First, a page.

This arrangement turned out to have potential for a legal dilemma. Once signed under international law, IGAs between an EU member and a third country could not easily be undone or changed, even if in breach of EU law. An infringement procedure, the main legal instrument to enforce compliance after a breach of EU law, therefore proved to be a suboptimal solution to deal with IGAs and additional strategies appeared essential to prevent rule violation in the first place. It was in this context that the Polish and Lithuanian cases became precedents that offered a solution. The Commission’s participation enabled it to continuously review the negotiation content and assess its compliance with EU law.
The following years proved the Commission’s concerns right. Decision 994/2012/EU did not adequately address the identified problems. The prime example was the South Stream pipeline project, for which six EU members had signed IGAs with Russia that undermined EU energy market rules. Lacking unilateral termination clauses, the Commission’s request for renegotiation was not enforceable. Eventually only Moscow’s withdrawal from the project avoided a conflict of EU and international law. Overall, these experiences revealed the growing pressures that a stronger role of the Commission in member states’ external energy affairs was necessary to ensure the integrity of the internal energy market.
‘Real-time compliance’ as a new instrument of supranational governance
A 2017 revision of the existing legislation sought to address the shortcomings [Decision (EU) 2017/684]. As the main innovation, it introduced mandatory Commission assessments of IGA draft versions with regards to their compliance with EU law. Only following supranational approval could these IGAs be formally concluded. A second Commission request, the right to unilaterally enter negotiations, was denied by the member states. Still, negotiation constellations likely promote supranational participation. This is because third countries may pressure their EU counterparts to invite the Commission to the negotiation table and comment on the draft IGA, rather than having to await the results of the supranational assessment.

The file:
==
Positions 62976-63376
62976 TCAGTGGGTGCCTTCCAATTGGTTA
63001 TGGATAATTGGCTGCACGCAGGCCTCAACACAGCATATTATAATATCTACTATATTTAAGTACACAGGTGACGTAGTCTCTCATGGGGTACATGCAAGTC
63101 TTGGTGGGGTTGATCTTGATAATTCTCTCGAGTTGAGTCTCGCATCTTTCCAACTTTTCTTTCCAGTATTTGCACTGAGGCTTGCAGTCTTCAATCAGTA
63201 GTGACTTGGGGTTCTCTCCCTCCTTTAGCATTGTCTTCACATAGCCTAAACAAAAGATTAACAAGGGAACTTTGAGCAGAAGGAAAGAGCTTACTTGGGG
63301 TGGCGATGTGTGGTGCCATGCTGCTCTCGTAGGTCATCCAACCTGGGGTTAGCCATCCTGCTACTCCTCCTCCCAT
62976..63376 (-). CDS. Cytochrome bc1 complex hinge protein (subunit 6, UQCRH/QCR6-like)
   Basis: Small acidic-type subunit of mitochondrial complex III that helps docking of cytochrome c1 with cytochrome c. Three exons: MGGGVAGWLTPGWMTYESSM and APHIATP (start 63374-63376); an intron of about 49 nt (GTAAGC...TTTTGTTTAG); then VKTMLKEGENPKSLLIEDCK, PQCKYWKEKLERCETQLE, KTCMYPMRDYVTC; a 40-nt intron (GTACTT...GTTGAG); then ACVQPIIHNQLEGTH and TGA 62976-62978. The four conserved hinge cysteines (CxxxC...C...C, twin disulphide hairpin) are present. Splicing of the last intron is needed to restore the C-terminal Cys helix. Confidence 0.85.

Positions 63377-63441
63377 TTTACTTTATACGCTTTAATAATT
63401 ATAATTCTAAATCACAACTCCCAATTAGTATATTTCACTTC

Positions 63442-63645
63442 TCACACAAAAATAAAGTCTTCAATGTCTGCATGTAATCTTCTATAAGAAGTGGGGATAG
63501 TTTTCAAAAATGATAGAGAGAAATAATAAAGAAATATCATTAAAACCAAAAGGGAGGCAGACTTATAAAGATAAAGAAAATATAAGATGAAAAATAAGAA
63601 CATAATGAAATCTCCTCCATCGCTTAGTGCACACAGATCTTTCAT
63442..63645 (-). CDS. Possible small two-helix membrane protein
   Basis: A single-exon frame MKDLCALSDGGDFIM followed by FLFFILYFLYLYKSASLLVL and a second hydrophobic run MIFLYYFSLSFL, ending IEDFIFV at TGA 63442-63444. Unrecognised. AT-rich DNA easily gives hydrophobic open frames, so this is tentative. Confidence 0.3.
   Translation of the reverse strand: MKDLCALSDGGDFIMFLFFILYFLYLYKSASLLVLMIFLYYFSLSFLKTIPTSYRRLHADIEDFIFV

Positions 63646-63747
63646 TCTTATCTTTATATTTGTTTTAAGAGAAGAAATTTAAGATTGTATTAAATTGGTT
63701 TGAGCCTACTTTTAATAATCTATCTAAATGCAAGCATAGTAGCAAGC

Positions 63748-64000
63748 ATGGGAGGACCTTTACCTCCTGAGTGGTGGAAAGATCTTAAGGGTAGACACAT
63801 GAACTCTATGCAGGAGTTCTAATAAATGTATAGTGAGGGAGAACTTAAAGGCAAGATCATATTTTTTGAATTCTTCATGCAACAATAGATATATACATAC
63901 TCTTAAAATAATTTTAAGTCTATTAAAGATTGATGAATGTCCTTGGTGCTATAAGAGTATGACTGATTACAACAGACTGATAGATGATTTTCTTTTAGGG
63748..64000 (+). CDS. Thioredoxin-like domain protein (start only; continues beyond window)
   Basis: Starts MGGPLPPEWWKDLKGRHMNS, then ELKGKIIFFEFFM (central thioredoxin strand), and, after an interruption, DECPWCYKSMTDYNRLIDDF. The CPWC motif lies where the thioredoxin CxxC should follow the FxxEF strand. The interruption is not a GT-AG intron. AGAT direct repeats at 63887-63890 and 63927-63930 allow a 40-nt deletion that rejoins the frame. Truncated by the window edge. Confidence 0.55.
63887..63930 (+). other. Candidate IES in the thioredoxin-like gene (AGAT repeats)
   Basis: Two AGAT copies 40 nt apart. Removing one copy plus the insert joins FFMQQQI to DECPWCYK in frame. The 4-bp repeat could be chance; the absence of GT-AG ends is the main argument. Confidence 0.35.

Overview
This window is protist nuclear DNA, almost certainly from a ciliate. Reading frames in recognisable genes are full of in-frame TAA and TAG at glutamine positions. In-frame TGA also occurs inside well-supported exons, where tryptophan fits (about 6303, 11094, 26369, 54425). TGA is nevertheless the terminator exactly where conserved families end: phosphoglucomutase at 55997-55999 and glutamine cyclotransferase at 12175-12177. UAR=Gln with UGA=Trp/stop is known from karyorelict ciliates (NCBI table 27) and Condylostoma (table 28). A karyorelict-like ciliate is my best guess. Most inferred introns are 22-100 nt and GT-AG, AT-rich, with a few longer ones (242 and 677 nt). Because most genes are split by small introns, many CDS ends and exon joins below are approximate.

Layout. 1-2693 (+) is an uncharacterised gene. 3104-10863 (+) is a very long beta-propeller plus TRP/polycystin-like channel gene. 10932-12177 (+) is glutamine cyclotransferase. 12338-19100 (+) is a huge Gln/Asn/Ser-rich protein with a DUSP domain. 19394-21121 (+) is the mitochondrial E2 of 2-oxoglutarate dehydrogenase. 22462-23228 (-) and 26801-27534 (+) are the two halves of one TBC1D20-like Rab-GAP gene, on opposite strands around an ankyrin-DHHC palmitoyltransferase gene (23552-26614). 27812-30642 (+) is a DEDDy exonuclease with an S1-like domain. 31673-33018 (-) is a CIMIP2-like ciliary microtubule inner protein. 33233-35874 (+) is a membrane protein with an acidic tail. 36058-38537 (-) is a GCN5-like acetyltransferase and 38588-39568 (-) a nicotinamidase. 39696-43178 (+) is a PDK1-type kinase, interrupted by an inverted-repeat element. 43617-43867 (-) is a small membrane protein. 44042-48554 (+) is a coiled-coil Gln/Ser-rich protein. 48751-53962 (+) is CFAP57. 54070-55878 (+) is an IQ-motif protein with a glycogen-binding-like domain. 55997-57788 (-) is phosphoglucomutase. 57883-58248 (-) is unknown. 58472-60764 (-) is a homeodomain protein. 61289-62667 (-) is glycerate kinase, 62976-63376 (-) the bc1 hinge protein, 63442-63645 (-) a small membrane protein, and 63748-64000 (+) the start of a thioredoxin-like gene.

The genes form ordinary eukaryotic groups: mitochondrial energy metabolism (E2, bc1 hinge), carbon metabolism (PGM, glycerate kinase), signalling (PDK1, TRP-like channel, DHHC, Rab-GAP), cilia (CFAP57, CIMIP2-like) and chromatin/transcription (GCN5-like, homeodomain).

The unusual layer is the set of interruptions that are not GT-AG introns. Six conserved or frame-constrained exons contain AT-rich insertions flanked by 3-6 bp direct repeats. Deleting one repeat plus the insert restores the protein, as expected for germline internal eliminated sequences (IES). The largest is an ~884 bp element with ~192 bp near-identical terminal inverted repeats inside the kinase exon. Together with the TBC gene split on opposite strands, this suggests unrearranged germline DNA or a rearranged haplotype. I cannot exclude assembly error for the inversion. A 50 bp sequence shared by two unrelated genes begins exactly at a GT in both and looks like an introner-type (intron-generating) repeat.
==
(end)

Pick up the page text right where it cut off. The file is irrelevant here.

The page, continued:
These innovations increase supranational governance powers over member states’ external energy relations for two reasons: first, the Commission can carry out its compliance assessment in ‘real-time’, thus impacting on negotiation dynamics. Secondly, the right of judicial interpretation, usually reserved to the CJEU, de facto shifts to the Commission. The result is a strengthening of executive powers with a prerogative of the judiciary.
The broader implications for European integration
European external energy policy has become supranationalised despite member state concerns over sovereignty. We demonstrate that this development is linked to the institutionalisation of a novel instrument – ‘real-time compliance’ – that strengthens supranational oversight in energy diplomacy. What can our study tell us about European integration?
The Commission’s central role in gaining supranational governance capacities contrasts with views that member states define the pace of European integration. The kind of supranationalism we observe is rooted in a procedural expansion of instruments for compliance governance – rather than a legalised expansion of supranational competences through Treaty change. Particularly in times of resurging nationalism and opposition to transfer of competences to Brussels, this approach to new supranational governance authority may well play a key role in future integration. In this respect, EU scholars (and policymakers) may find it worth paying increased attention to changes of the supranational governance toolbox – even though they appear minor at first sight.
For more information, see the authors’ accompanying article in the Journal of European Public Policy
Note: This article gives the views of the authors, not the position of EUROPP – European Politics and Policy or the London School of Economics
Philipp Thaler – University of St. Gallen
Philipp Thaler is an Assistant Professor for Energy Governance at the Institute of Political Science of the University of St. Gallen, Switzerland.
Vija Pakalkaite – ICIS
Vija Pakalkaite is an Analyst for Power and the EU Emissions Trading System at ICIS in Karlsruhe, Germany.